|LETTER TO THE EDITOR
|Year : 2020 | Volume
| Issue : 3 | Page : 234-236
An Unusual Cause of Partially Opaque Hemithorax
Mayank Mishra1, Subodh Kumar2
1 Department of Pulmonary Medicine, All India Institute of Medical Sciences, Rishikesh, India
2 Department of Pulmonary Medicine, All India Institute of Medical Sciences, Gorakhpur, India
|Date of Submission||23-Aug-2020|
|Date of Decision||08-Sep-2020|
|Date of Acceptance||14-Sep-2020|
|Date of Web Publication||16-Dec-2020|
Dr. Mayank Mishra
Additional Professor, Department of Pulmonary Medicine, All India Institute of Medical Sciences, Rishikesh
Source of Support: None, Conflict of Interest: None
|How to cite this article:|
Mishra M, Kumar S. An Unusual Cause of Partially Opaque Hemithorax. MAMC J Med Sci 2020;6:234-6
A 68-year-old homemaker, ex-smoker, was diagnosed in the Surgery outpatient as having cholelithiasis for which a cholecystectomy was planned. However, she was referred to Pulmonary Medicine outpatient for evaluation of exertional dyspnea and an unusual finding on chest X-ray (CXR) that was performed as a part of the presurgical evaluation. CXR revealed hyperinflated lung fields with a partially opaque right hemithorax through which the lung markings were visible. The opacity could be seen projecting beyond the midline medially, below the right hemidiaphragm inferiorly, and was traceable all the way to the right lateral chest wall [Figure 1]. Her respiratory workup was suggestive of Medical Research Council grade-3 dyspnea due to severe chronic obstructive pulmonary disease confirmed upon spirometry, for which treatment was optimized.
|Figure 1 Chest X-ray (posteroanterior view) showing hyperinflated lung fields with a partially opaque right hemithorax through which lung markings are visible. The opacity is seen projecting beyond the midline medially, below the right diaphragmatic dome inferiorly, all the way to the right lateral chest wall.|
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Question: What could the opacity likely be due to?
- Posteriorly located, large encapsulated pleural effusion
- Giant pulmonary hydatid cyst
- Giant chest wall tumor
- Phantom tumor
Answer: (c) Giant chest wall tumor.
The unusual partial opacification of right hemithorax seen on CXR was due to a large soft tissue mass on the patient’s back [Figure 2]. The mass was soft, rubbery, mobile, nontender, approximately 25 × 15 × 8 cm in size, and protruding from posterior chest wall. It was well circumscribed and not fixed to the surrounding structures or overlying skin. The patient reported having borne the gradually enlarging, symptomless tumor for last two decades. In view of its classic rubbery consistency, extremely slow growth, long duration without any symptoms, and benign clinical course, a clinical diagnosis of giant chest wall lipoma (GCWL) was made. Fine needle aspiration of the tumor was planned; however, since the patient was not having any complaints pertaining to this tumor and was distressed only by her cholelithiasis symptoms, she requested further workup of the swelling at a later date.
|Figure 2 A large (25 × 15 × 8 cm in size), well-circumscribed, soft tissue mass on the right side of the patient’s back seen protruding from the posterior chest wall.|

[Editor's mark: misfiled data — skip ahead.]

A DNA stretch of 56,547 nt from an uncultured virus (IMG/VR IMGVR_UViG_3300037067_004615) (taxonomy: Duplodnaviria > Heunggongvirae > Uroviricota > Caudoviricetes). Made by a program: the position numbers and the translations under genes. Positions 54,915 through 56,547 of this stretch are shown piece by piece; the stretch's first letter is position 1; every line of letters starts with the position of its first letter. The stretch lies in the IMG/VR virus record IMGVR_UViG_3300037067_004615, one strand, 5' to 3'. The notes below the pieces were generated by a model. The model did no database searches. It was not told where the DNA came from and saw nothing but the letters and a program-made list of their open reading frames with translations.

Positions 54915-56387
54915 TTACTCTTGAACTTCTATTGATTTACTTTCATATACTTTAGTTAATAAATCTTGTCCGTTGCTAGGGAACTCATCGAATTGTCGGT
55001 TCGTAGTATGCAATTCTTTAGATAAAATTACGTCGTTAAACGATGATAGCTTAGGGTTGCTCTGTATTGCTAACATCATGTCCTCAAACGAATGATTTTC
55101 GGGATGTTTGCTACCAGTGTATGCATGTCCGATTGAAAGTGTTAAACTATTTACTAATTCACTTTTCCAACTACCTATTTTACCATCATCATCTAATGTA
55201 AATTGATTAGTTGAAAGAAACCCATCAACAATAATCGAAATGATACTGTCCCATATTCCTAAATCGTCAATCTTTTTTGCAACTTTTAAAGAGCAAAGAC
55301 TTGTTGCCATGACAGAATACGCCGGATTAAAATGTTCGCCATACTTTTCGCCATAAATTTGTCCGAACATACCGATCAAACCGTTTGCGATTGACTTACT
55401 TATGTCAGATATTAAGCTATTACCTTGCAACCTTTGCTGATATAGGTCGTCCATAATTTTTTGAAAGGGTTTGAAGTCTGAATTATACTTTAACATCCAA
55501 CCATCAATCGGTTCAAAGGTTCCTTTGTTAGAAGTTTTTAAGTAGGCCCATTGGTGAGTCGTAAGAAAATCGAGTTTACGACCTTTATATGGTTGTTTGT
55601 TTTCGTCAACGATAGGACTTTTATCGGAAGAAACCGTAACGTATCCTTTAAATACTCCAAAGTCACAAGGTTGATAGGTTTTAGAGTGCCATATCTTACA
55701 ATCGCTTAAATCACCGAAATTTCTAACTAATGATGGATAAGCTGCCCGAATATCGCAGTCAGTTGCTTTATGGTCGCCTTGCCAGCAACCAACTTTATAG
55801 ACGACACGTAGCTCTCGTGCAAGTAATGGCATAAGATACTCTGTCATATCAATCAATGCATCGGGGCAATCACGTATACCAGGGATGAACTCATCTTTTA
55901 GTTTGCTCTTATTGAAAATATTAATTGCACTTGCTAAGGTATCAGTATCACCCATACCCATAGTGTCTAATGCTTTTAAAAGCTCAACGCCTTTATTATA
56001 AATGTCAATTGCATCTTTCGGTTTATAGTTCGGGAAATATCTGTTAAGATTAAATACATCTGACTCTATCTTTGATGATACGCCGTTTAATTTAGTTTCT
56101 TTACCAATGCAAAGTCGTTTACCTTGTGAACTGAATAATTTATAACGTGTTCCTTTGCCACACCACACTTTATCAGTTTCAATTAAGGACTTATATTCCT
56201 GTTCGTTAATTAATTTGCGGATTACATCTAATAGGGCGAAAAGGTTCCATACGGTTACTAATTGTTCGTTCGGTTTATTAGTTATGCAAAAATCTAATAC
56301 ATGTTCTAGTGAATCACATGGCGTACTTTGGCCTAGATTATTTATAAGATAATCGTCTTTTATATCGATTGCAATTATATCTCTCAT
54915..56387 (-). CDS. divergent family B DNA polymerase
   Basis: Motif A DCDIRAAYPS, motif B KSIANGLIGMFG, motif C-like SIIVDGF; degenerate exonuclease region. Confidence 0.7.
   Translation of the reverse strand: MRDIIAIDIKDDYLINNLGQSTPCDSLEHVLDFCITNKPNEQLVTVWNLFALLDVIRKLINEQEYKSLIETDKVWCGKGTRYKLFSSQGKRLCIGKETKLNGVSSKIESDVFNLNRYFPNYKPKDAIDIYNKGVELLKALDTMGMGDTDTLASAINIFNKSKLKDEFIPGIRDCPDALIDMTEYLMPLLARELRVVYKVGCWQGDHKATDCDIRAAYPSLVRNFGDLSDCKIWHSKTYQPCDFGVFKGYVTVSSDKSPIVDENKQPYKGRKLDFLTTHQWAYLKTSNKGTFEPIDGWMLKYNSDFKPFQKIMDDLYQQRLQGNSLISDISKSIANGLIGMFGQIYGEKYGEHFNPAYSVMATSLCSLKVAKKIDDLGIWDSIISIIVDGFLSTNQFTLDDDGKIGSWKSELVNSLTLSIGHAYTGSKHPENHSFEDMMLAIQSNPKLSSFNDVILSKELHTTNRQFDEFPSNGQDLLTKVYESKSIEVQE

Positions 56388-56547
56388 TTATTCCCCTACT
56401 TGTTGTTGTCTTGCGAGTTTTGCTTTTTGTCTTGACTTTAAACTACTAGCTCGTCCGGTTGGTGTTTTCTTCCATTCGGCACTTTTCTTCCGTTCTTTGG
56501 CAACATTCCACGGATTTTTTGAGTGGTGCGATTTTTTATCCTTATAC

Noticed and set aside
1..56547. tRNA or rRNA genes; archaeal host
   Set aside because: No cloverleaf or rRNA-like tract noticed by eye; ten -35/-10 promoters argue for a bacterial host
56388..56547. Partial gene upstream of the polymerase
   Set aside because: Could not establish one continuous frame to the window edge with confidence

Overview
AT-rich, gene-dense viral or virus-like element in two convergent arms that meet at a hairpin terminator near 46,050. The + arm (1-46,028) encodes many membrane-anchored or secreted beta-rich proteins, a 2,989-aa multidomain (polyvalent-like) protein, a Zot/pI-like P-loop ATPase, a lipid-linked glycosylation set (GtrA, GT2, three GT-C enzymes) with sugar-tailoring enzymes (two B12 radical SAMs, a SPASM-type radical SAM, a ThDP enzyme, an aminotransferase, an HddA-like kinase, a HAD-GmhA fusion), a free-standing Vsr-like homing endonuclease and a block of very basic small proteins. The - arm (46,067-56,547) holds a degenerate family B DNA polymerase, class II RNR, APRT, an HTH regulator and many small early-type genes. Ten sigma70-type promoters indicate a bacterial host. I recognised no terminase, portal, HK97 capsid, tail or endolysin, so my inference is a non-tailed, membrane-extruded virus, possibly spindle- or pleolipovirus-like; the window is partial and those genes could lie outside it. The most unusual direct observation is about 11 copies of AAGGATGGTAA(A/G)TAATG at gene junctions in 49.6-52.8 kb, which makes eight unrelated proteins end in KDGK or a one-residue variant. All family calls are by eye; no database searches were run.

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| Discussion|| |
An opaque hemithorax is a commonly encountered radiological finding that may be due to various causes such as massive pleural effusion, complete lung collapse, lobar consolidation, lung mass, pneumonectomy, or agenesis. Technical factors in radiographic imaging like rotation of the subject to either side during image acquisition and/or inadequate contact of a hemithorax with the image receptor plate may also at times be a cause of such finding. The alert clinician and radiologist should exclude these before ascribing the opacity to a pathological cause. The present radiographic image highlights a rare entity − GCWL − that produced an unusual, partially opaque appearance of right hemithorax on CXR. The opacity was seen merging with the right lateral chest wall, which is an indirect radiological clue for the lesion’s extrathoracic location. This clue also excludes the other three choices mentioned in the case description as all of these are intrathoracic lesions.
Chest wall tumors may arise from any anatomical structure comprising the chest wall. Benign lesions are less common than malignant ones, and clinico-radiographic information along with tumor location may be sufficient to suggest a diagnosis of benign chest wall tumors., Lipomas are a type of benign chest wall tumors that arise from adipose tissue within the chest wall. They are usually small, and apart from producing cosmetic concerns, they are not bothersome for most patients. However, if large sized (called giant lipomas), they may produce mass effect, restriction of movement, or mimic a malignant form known as liposarcoma. Features of malignancy were clinically unlikely in this case as the tumor was long-standing, painless, and did not have a sudden change in size. However, such an enormous size warrants histopathological exclusion of a malignant process. Giant lipomas have been defined as those that measure >10 cm in any direction or weigh >1000 g. GCWLs are benign chest wall tumors that have been rarely reported., Definitive treatment for a lipoma involves resection, indications being cosmetic, giant size, or malignant nature.
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Conflicts of interest
There are no conflicts of interest.
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[Figure 1], [Figure 2]